- A report by a political science professor at Kentucky State University reveals an epidemic of fake hate crimes perpetrated by “victims.”
In this era of fake news and manufactured crises, it should come as no surprise to discover that the vast majority of purported “hate crimes” reported in the media in fact turn out to be fabricated hoaxes perpetrated by the alleged victim himself or herself. Examples abound.
Wilfred Reilly, a young black political science professor at Kentucky State University, conducted a detailed study of alleged hate crimes in recent years for his book Hate Crime Hoax: How the Left is Selling a Fake Race War, published earlier this year and available from AFP. Reilly compiled a database documenting 409 examples of fake hate crimes, which were in actuality perpetrated by the supposed victims themselves.
The mainstream mass media often runs with the fake story in order to perpetuate the left’s narrative of systematic oppression and “white supremacy.” Turns out, there is no real epidemic of hate crimes. There is, however, a very real epidemic of fake hate crimes, which are promoted and advanced by the dishonest media and radical left wing organizations such as the Southern Poverty Law Center and Anti-Defamation League.
Consider, for example, a recently settled case involving the owners of Gibson’s Food Mart and Bakery in Oberlin, Ohio and Oberlin College, the town’s iconic university. The day after President Donald Trump’s 2016 presidential victory, three black students from Oberlin College—Jonathan Aladin, Endia Lawrence, and Cecelia Whettstone—fought with Allyn Gibson, the grandson of the longtime owner of Gibson’s Food Mart, after the young man attempted to confront Aladin for stealing alcohol from the store. Gibson’s Food Mart is within walking distance of Oberlin College and had supplied the college dining hall with baked goods and other items for years. The store was a popular hot spot for students and an icon in the small college town.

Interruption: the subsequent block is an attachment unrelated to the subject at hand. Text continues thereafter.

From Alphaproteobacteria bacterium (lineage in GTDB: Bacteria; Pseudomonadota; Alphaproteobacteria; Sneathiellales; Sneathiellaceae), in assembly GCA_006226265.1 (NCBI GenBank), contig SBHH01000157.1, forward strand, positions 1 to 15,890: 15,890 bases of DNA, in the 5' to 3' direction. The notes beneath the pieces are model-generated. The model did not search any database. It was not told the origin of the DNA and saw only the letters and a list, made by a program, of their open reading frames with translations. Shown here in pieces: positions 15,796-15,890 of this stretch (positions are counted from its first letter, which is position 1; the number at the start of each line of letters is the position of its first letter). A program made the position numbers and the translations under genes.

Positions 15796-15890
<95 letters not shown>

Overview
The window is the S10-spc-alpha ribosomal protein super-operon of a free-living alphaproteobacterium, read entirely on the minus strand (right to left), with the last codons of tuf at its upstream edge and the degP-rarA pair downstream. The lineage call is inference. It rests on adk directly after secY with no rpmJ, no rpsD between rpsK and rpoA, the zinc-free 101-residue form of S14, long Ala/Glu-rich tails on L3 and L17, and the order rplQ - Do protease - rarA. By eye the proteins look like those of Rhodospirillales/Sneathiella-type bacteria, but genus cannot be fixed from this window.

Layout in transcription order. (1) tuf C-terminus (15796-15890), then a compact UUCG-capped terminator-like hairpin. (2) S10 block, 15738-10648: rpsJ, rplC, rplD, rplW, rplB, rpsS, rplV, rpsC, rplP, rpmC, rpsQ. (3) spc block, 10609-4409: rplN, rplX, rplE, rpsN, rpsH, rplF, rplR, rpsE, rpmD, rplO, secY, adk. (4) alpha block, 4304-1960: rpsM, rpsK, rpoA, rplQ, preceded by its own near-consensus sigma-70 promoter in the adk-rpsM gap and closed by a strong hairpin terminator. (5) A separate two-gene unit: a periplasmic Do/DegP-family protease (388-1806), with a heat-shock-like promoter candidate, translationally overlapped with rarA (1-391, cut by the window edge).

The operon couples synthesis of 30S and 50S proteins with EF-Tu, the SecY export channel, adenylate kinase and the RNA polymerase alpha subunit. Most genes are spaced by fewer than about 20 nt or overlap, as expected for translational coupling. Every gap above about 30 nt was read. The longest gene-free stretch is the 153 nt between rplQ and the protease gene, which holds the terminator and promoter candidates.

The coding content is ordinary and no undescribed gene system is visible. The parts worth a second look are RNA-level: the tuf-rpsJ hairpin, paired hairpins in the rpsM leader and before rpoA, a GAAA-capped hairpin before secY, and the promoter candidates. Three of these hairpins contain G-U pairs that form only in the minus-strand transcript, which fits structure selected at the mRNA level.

The black students claimed that they had been racially profiled and discriminated against by Gibson, prompting a boycott of the store by students, professors, and administration officials. The college even cancelled its contracts with Gibson’s based on the students’ false claims. The following August, all three students admitted they had stolen from the store and plead guilty to the charge, demonstrating that their original claims were entirely made up. An Ohio jury eventually awarded $44 million to Gibson’s Food Mart for punitive and compensatory damages.
Fake hate crimes are not limited to the United States. In April, news broke that an alleged “anti-Semitic hate crime” on a kosher Italian-style café in Winnipeg, Canada was entirely staged by the café’s Jewish owners. According to the Jewish Telegraph Agency, Winnipeg police charged the owners of the café with public mischief following an extensive investigation involving 25 officers and 1,000 hours of investigative work.
As Reilly details in his book, the mass media plays a central role in promoting fake hate crimes, only to then bury the story once it is exposed as a hoax.
The American public is beginning to see that fake hate crimes are happening all the time, thanks in large part to independent media outlets like American Free Press that continue to monitor, cover, and expose the blatant attempts to manufacture racial conflict and resentment in the form of hoaxes.